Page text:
A further slowing in growth
Whilst Trump is overseas, the stock market has rebounded from yesterday’s falls, whilst Brent Crude continues to fall.
Back to positive risk sentiment, aided by both China and the US making noises suggesting the doors are open to resumption of trade talks even if neither side is yet quite ready to walk through them. Alongside, the failure of USD//CNY to hold yesterday morning’s gains up though 6.70 and firmer Asia EM currencies in general, allows AUD/USD to creep back onto a 0.74 handle. US bond yields are little changed, still near 2.85% at 10 years. A 30 year Treasury bond auction last night was easily taken down (the long bond yield is off 0.6bp).
The S&P500 and the Dow have just closed with gains of 0.9%, once again let by the IT sector and meaning the NASDAQ is up 1.4%. Remember US Q2 corporate earnings season kicks off in earnest this evening with JP Morgan, CitiiGroup and Wells Fargo all reporting, so that will likely be a big influence on how indices fare into the weekend.
After trade tariff tensions ratcheted sharply higher on Tuesday’s announcement that Trump had ordered his US Trade Representative to issue a list of $200bn worth of additional Chinese goods on which 10% tariffs could be applied, yesterday a spokesman for the Chinese Ministry of Commerce said China would take “necessary” steps to defend its interests but didn’t explicitly say it would respond with equivalent measures while China’s vice minister of Commerce said “we should sit down and try to find a solution to this trade problem”.
Overnight we’ve heard from US Treasury Secretary Steve Mnuchin who told the US House Financial Services Committee that the US was “available” for negotiations, while stressing the need for China to made structural changes. Meanwhile in Europe, President Trump has been railing against Europe’s contribution to the NATO defence budget (he wants European countries there to be spending 4% of GDP on defence not 2%) but hasn’t as yet upped the rhetoric on trade, in particular his earlier threat to impose tariffs of 20% on 25% on car imports to the US.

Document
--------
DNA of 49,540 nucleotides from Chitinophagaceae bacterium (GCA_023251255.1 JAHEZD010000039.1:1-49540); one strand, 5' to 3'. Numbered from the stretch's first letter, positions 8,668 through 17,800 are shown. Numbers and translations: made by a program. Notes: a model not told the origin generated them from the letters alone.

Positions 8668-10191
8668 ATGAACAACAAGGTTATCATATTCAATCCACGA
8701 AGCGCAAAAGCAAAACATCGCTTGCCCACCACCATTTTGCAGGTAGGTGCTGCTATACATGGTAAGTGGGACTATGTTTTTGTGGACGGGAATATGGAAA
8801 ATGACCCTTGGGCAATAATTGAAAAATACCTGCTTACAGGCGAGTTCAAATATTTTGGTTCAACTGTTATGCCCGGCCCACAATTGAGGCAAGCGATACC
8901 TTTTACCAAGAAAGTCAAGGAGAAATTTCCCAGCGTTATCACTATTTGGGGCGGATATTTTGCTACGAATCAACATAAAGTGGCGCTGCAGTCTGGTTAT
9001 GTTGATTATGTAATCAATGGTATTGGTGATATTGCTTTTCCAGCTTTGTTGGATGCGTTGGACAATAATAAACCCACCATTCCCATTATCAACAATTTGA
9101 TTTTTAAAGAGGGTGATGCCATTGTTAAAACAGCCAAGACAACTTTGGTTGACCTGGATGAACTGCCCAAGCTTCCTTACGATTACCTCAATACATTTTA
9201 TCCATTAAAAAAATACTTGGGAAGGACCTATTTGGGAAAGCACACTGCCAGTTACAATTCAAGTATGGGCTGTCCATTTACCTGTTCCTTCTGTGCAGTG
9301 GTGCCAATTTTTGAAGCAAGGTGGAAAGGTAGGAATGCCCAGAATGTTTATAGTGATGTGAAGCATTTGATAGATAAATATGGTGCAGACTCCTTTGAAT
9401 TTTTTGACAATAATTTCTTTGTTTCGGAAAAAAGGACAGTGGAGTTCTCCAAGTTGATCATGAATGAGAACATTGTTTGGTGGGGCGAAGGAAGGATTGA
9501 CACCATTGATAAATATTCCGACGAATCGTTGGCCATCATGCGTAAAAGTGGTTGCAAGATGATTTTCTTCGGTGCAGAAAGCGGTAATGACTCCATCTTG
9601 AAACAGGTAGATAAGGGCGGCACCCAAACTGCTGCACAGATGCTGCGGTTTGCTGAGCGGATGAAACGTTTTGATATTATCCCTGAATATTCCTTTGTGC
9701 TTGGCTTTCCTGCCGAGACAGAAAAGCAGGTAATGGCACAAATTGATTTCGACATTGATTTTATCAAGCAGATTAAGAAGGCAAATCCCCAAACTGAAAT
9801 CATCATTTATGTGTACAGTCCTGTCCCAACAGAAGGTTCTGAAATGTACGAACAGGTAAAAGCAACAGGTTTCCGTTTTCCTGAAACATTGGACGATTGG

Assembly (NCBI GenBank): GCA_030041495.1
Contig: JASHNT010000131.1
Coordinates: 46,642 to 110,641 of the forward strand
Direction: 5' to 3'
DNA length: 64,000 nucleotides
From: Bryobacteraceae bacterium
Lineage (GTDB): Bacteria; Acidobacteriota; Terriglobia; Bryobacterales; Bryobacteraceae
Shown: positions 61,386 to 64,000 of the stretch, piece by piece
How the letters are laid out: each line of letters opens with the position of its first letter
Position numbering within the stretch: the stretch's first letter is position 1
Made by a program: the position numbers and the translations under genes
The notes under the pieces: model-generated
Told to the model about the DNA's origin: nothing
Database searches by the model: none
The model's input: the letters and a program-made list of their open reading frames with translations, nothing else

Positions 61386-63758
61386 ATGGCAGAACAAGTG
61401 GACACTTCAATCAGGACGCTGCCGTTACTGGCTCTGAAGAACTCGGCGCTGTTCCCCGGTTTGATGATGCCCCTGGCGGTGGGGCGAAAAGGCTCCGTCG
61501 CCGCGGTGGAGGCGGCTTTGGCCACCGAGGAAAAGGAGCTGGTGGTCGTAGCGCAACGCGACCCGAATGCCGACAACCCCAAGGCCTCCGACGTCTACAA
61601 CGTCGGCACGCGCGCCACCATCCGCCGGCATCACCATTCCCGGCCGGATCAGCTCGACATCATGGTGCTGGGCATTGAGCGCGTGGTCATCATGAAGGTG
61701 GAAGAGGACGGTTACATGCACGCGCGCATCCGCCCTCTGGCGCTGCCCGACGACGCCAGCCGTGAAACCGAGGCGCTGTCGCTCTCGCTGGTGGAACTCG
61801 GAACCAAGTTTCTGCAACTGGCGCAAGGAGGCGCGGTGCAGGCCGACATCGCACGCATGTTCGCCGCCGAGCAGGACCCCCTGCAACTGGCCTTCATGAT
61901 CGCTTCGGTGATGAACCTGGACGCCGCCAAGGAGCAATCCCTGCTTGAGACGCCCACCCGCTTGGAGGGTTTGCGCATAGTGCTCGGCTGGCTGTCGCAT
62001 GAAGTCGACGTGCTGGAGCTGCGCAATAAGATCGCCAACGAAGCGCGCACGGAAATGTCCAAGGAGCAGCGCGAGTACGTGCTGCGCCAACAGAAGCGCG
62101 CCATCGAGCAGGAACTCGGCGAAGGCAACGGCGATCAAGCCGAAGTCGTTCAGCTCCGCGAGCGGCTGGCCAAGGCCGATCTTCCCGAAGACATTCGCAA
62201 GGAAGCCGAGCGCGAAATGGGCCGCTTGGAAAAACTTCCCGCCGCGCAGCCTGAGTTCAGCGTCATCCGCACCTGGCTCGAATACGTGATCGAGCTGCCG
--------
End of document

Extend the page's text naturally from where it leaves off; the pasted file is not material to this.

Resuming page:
Last night’s key economic release, June US CPI, came in slightly on the low side as regards headline inflation, printing 0.1% against the 0.2% expected, while core printed 0.2% as expected but only 0.16% unrounded. Nevertheless headline CPI inflation is now 2.9% up from 2.8% in May and core (ex-food and energy) 2.3% up from 2.2%. Softness in hotel and utility prices accounted for much of the downside surprise.
As for washing machines, which we’ve been talking about this week as showing the full impact of the tariffs announced last December, annual inflation here is now running at 20%. A reminder of how US import tariffs are already hurting US consumers and will be doing so on a much larger scale as a result first of the tariffs on $34bn (rising to $50bn) of Chinese imports and then $200bn. We remain highly sceptical the latter at least will end up being implemented, in which case the tariffs on $34bn/$50bn of Chinese imports will likely end up getting lifted as well. That prospect is however many weeks away at best. In the meantime watch Monday’s China activity readings for June to be published on Monday – these could be the next influence on the Chinese Yuan, and with that broader Asia FX and the AUD.
Fed chair Jay Powell has been out saying that “The economy’s in a really good place,” while acknowledging the risk posed by escalating trade disputes. Should those disputes result in “high tariffs on a lot of products and a lot of traded goods and services” that “could be a negative for our economy,” he said. We’ve had the Fed’s Harked and Mester both out suggesting the Fed could rise rates two more times this year.
G10 FX moves in the last 24 hours are wholly consistent with the better risk tone, AUD, CAD, NZD topping the leader board in that order (AUD +0.56% to 0.7407). The Japanese Yen and Swiss Francs are near the bottom (USD/JPY up another 0.45% in the last 24 hours to ¥112.52 – it’s highest since 10th January).
As for Brexit, the government formally released its white paper on the future UK relationship with the European Union, in which it sets out plans for an ‘association agreement’ of the kind recently agreed between Brussels and the Ukraine. We need to get across that (it’s still early here) but confirms plans for a de facto continuation of single market and Customs Union membership for the goods and agriculture sectors while in essence leaving the fate of services (80%) to be determined. Note that the paper also includes a suggestion for an additional 12-18 month transitional period on top of the existing, provisionally agreed, period through the end of 2020. So Brexit doesn’t practically take effect before 2022 on this basis. Hence the description of some hard Brexiteers on May’s proposal as the ‘Hotel California’ option. You can check out any time you like, but you can never leave.
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